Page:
Autism Spectrum Disorder Has No Degree of Severity

*Autism Spectrum Disorder has no degree of severity between the different types of ASD. It is neither worse, nor better to have “High Functioning Autism” (Asperger’s Syndrome), “Classic Autism,” or PDD-NOS (Pervasive Developmental Disorder-Not Otherwise Specified).

Now that we know my son has Autism, I’m often asked the question, “Where on the spectrum does your son fall?” I had a rant about this in an earlier post, but I’ve often found that the problem is the misconception of the name Autism Spectrum. Some people take this to mean that there are different degrees of Autism. This is especially true of those who have heard of “High Functioning Autism,” but have no idea what it is. Let me clarify: “High Functioning Autism” is just another name for Asperger’s Syndrome, which is Autism without a speech delay. The symptoms of Asperger’s Syndrome are much like those of regular Autism, except that a person with Asperger’s does not have significant difficulty with spoken language. They do, however, have a lot of trouble with unspoken communication, like body language and facial cues. This is why if you say, “Come here” to a person with Asperger’s they will not be able to distinguish whether or not you are mad or simply happy to see them.

Of course, I say all of this, not lightly, but with the knowledge of a step-brother who was diagnosed with Asperger’s as an adult a couple of years before we found out that Monkey has Autism. It is my experience that all people with Autism are unique. They all show different symptoms as well as different severity of those symptoms. For instance, my son has made a lot of progress in just a few short months. He can now say his entire alphabet song (I don’t say sing because normally he just shouts it) and count to 10. He has also picked up many other phrases from television and people that he hears and does a lot of parroting. Even though he’s made so much progress in speech, he still flaps his hands and needs the sensation of jumping off of things. Other children with Autism might take longer to pick up speech than Thatcher, even given the same circumstances.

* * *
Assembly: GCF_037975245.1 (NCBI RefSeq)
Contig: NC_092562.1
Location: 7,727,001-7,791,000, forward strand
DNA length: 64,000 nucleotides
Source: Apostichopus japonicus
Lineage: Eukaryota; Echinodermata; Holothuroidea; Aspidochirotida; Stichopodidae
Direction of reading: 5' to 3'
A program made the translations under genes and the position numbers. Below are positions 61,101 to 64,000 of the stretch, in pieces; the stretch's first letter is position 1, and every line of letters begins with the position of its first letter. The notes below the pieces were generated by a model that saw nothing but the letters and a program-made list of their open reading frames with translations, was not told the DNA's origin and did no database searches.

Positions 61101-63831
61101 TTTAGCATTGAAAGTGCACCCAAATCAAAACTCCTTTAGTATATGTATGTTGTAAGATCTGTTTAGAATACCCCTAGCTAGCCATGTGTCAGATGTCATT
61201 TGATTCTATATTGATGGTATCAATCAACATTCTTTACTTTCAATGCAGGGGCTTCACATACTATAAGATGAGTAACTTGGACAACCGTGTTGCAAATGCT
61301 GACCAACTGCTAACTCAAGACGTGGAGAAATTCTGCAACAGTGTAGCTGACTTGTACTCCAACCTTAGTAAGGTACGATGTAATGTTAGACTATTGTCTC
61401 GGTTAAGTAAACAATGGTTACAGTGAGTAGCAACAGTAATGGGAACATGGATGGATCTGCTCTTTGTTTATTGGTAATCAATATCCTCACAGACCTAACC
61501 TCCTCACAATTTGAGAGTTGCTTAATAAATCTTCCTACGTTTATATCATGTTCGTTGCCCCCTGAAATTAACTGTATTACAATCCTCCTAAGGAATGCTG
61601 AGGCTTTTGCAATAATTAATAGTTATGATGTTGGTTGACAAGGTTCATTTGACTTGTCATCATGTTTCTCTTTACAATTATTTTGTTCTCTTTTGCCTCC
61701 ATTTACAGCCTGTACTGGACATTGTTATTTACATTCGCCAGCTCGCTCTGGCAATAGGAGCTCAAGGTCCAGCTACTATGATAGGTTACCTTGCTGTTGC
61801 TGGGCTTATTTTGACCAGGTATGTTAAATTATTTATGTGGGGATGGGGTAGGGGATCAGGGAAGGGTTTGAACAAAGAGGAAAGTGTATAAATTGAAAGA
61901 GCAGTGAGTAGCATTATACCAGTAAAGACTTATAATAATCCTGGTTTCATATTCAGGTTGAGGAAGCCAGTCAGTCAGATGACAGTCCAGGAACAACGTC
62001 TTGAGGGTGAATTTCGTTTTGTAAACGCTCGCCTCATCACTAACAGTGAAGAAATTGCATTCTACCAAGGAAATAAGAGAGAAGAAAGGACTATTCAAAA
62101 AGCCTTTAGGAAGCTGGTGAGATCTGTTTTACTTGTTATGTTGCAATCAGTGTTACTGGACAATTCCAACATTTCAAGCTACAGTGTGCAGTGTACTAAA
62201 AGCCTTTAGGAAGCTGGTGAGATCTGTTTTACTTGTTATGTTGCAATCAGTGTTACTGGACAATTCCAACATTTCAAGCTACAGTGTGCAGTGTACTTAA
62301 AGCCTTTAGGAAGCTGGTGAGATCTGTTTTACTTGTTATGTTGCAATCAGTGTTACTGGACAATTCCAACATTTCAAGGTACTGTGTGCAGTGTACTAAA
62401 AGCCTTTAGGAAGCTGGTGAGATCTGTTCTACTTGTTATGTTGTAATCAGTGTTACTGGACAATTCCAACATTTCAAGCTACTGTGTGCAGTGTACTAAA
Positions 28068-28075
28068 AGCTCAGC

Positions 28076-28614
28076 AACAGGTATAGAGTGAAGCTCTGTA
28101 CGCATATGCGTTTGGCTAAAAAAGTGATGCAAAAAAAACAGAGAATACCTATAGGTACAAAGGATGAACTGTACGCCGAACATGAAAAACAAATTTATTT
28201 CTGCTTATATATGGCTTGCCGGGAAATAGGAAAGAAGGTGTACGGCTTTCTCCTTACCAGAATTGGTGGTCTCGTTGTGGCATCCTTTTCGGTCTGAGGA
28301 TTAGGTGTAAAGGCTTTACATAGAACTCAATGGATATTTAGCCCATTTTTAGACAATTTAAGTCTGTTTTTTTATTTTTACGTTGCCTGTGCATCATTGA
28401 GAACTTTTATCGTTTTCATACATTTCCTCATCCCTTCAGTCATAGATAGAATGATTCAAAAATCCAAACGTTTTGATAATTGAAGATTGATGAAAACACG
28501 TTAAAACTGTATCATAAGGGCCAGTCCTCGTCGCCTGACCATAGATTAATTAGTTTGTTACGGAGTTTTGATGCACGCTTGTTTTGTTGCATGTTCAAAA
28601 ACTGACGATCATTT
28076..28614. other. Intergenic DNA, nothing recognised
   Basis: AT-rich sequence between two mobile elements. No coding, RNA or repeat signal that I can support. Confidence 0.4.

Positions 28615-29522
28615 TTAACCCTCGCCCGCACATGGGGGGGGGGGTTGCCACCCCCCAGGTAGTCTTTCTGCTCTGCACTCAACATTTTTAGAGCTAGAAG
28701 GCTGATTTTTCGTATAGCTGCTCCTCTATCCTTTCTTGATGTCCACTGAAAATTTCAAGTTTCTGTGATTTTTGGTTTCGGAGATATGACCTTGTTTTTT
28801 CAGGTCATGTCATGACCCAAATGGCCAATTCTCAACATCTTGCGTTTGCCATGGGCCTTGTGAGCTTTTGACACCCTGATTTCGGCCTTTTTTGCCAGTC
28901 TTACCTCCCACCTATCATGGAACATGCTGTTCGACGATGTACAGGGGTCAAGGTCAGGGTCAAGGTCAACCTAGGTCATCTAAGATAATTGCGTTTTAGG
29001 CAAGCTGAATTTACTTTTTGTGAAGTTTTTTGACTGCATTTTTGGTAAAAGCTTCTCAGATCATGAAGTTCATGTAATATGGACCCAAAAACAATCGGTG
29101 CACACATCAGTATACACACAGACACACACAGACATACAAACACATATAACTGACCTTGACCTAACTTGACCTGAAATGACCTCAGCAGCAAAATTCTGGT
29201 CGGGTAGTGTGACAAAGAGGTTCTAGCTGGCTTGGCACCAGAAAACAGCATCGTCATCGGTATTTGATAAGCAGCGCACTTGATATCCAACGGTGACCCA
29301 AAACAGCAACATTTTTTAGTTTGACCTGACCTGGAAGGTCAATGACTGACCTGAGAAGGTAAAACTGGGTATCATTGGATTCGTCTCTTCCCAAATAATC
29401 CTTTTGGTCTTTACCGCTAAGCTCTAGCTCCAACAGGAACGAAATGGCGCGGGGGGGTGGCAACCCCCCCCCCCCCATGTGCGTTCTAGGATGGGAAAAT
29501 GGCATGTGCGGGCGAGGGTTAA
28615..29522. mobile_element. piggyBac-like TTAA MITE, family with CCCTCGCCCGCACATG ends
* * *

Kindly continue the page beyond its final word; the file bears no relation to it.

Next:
But the point is, that all people with any form of Autism are unique. A person who just sees someone with Autism and doesn’t recognize it might believe that the person with Autism is odd, but certainly not slow because people with Autism have brilliant minds. Speaking of my own experience, my son can work my iPod with ease and actually picked up the skill before I owned one. A friend of mine used to come over all the time and she handed it to him one day. As soon as she handed it to him, he knew exactly how to unlock it and flip pages in iBooks. I have absolutely no idea how he was able to figure out how to work the iPod without reading any instructions or seeing someone else work the iPod at three years old (he’s now four).

It’s not easy to be an advocate for someone like my son, but I just want people out there to know that my son is not “slow.” He’s a very smart little boy and though learning comes a bit slower in some areas for him, he can learn and once he does learn something, he generally doesn’t forget what he’s learned. I’m proud to admit that my husband and I were able to teach our son to use a coaster at two years old. We did this by telling him he could not throw his cup on the floor and showing him over and over that his cup belongs on a coaster. It wasn’t easy, but we did it. Now, he always puts his cup on a coaster, if one is available and if one is not, he at least puts his cup on a table, but never in the floor. However, he prefers a straw cup and we have not been able to teach him the concept of a normal sippy cup. I personally believe that people have far too many misconceptions about what Autism is and this is part of the reason it is so difficult to fix. I’m not sure if I’ve ever posted this on this blog before, but it’s something everyone should see: 


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